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ChrisMinelli

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About ChrisMinelli

  • Rank
    Advanced Member

Profile Information

  • My Project Cars
    1952 Plymouth Cranbrook

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  • Location
    Illinois
  • Interests
    Cars, Music, Camping

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  1. If I am looking at the valves from the passenger side of the car (rear to my left, front to my right) this is the correct arrangement of exhaust (E) and intake (I) valves, right? Thanks in advance.
  2. I’m working on getting all the instruments in my 52 Plymouth to work and after replacing and fiddling with the tank sending unit I grounded it with a jumper wire and the fuel gauge worked like a charm. The manual seems to think the retaining ring itself is enough of a ground for the unit. I’ve cleaned and tightened it and I think the tank itself is no longer grounded. (It’s on my list to replace but until then I’d like a working fuel gauge). Is there a place I could run a ground wire to in the trunk? My initial thought is that I could just ground it to the trunk but I don’t think
  3. That’s a great idea. An old timer told me once, if you are alone and working on the car, to do it in silence. Not even a radio. That way you can hear all the moans and groans of the car when you are working on it and avoid problems before they happen. I am a metalhead and usually listen to music at obnoxious levels so I took it to heart. Even with a radio doing the news your attention will be on the days events and not on the creaking Jack stand that is about to give way.
  4. On an older car, how do you know if you have a dead cylinder or a spark plug that isn't firing? On a modern car the computer tells me (yeah I know...) I ask because it occurred to me I may be missing something important and not even know it. I assume it would run rough enough for me to know something is amiss?
  5. When I was in the service we were expecting three new enlisted to join the unit. I got a call from a Sgt. halfway across the country the day before who was working in a recruitment office. One of my new guys was sitting in his waiting room with his orders on his lap not knowing what to do, because he had MapQuest’d the drive that morning (dating myself there) and realized there was no way he was going to make the morning muster without driving all night at 200 mph. Needless to say once he showed up he was not the brightest star in the sky.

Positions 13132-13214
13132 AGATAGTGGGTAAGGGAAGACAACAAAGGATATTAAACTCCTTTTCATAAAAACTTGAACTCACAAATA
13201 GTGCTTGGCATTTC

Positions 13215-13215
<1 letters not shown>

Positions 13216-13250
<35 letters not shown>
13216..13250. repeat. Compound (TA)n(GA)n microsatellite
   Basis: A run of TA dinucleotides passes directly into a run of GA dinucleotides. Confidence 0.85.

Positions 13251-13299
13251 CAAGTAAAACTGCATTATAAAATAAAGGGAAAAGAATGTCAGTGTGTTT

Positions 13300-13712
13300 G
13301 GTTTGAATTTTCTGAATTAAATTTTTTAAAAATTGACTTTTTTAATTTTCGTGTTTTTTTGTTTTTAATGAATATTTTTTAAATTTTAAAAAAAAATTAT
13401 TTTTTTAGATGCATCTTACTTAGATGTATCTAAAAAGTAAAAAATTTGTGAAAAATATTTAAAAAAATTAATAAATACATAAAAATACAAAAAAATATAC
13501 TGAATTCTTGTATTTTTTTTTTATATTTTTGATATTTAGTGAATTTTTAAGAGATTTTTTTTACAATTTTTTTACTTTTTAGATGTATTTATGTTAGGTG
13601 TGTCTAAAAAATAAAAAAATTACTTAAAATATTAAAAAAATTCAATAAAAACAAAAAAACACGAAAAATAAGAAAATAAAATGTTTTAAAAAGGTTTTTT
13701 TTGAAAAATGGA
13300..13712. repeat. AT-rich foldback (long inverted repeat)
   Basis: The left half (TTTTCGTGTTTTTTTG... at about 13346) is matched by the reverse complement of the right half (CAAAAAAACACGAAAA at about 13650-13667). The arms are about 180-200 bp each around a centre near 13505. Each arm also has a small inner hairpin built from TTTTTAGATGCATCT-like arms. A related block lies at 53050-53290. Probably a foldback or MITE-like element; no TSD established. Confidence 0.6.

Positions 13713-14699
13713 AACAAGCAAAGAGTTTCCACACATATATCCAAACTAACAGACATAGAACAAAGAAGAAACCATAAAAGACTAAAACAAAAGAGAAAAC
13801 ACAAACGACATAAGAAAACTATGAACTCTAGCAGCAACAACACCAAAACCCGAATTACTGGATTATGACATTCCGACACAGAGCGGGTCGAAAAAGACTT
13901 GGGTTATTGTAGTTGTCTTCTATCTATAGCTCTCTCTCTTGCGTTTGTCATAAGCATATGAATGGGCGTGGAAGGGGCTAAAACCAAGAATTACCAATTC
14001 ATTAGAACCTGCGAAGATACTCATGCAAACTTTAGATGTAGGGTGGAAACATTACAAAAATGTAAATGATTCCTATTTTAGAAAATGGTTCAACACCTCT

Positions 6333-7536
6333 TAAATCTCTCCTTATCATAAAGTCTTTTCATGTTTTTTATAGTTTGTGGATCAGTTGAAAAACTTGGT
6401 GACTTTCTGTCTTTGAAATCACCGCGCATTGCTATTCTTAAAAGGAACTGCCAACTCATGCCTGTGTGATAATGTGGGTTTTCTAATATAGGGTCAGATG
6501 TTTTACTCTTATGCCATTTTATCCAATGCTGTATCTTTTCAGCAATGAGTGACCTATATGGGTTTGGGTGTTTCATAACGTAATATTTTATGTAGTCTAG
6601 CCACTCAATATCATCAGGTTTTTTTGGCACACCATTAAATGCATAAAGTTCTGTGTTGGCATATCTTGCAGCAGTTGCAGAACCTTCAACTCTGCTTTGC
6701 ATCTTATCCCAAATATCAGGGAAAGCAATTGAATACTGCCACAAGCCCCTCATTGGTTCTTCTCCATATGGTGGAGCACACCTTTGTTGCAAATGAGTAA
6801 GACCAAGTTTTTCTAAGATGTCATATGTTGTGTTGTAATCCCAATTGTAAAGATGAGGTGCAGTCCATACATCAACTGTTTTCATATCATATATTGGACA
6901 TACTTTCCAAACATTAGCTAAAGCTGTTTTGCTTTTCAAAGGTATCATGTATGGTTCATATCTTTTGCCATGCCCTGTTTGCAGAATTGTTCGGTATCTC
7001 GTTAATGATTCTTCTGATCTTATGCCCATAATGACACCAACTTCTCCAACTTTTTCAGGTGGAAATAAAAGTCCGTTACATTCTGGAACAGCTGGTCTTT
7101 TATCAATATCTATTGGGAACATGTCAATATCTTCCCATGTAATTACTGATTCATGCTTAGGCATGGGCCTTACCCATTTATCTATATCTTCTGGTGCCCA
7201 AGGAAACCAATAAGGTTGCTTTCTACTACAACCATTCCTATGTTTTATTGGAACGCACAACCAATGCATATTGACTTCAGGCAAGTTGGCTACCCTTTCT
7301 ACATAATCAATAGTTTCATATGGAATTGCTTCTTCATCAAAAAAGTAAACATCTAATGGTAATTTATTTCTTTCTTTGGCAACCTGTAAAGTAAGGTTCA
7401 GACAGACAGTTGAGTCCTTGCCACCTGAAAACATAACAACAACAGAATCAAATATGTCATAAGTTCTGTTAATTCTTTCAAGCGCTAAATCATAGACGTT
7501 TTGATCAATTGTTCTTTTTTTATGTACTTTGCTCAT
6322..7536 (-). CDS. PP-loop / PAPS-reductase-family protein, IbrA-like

6. The regular simple green or the simple green d? I have heard mixed reviews of the regular simple green.
  7. Hello, A search of this forum yielded some thoughts on using ultrasonic cleaners for carb cleaning / rebuilding. They are all 8+ years old so I thought I’d ask if there are any updated techniques or products out there. I’m tearing down my carb and it is gunked bad. I am thinking of getting a Harbor Freight ultrasonic cleaner and using a 50/50 Pine Sol and distilled water solution in it. Does anyone have experience with that or a different solution? Should I just do it the “old fashioned” way and get a gallon of mineral spirits? (I don’t think I
  8. Excellent, thanks for the photos and explanation, Keith!
  9. Is the crankshaft bolt a 1 9/16? I thought I read in one of my books that it was but my socket doesn’t want to fit. Would be good to know before I buy one tomorrow. Can’t find my calipers.
  10. Oh I should note the photo is a screenshot of a video I found. My manifold will be (and still is) on the car.
  11. Hello, I managed to get a heater for my garage so I’m spending this weekend doing a full tune up on the Plymouth. My goal is: 1.) Compression Test + Check Spark Plugs 2.) Adjust Tappets if Needed 3.) Check Dwell and Timing 4.) Adjust Carb with a Vacuum Gauge I have never adjusted valves on a flathead before. I have reviewed the manual and I am thinking this is what I am to do: A.) Check cold clearances *between* the bolts. (See photo - this is the biggest question I have). Set to specs as the manual indicates. B.). F
  12. You mean the box that has the damper in it? I’ve not seen one for sale on the usual sites. Mine is also in pieces. I can rebuild the blower motor I think but the box will need to be substituted with something.
  13. Keith - this is what my manual says the valve should look like on my Plymouth. Note, as far as I can tell, the Model 100 and Model 101 (mine) are identical save for the year of car they were installed in.
  14. Thanks for all the responses! My heater is Model 101, the basic pull out slot heater. I don’t believe having two valves was an original design. (See photo of my service manual). Keith - is it possible your Chrysler has a more advanced heater than my Plymouth? The Plymouth was the basic Everyman car to my understanding. (An old timer told me it was like a base model Buick, no frills and obviously meant for older people. Not a “cool” car to have in 1952.). Here is the block and the valve. The heater control valve would go where the manual water valve (yellow handle) cu
  15. Hello, Can somebody show me a photo of the temperature control valve location? My heater doesn’t seem to connect to anything (see photo) and there is a water valve (the kind you use to shut off the water to your outside faucets in the winter) on a line running from the block to the heater core. I suspect that is where the original valve was located, but I need to figure out if that is the case so if I get a replacement heater valve and line it will fit properly. Thanks! (Yes, I know the heater roll is not authentic to the car. Number 785 of things I need
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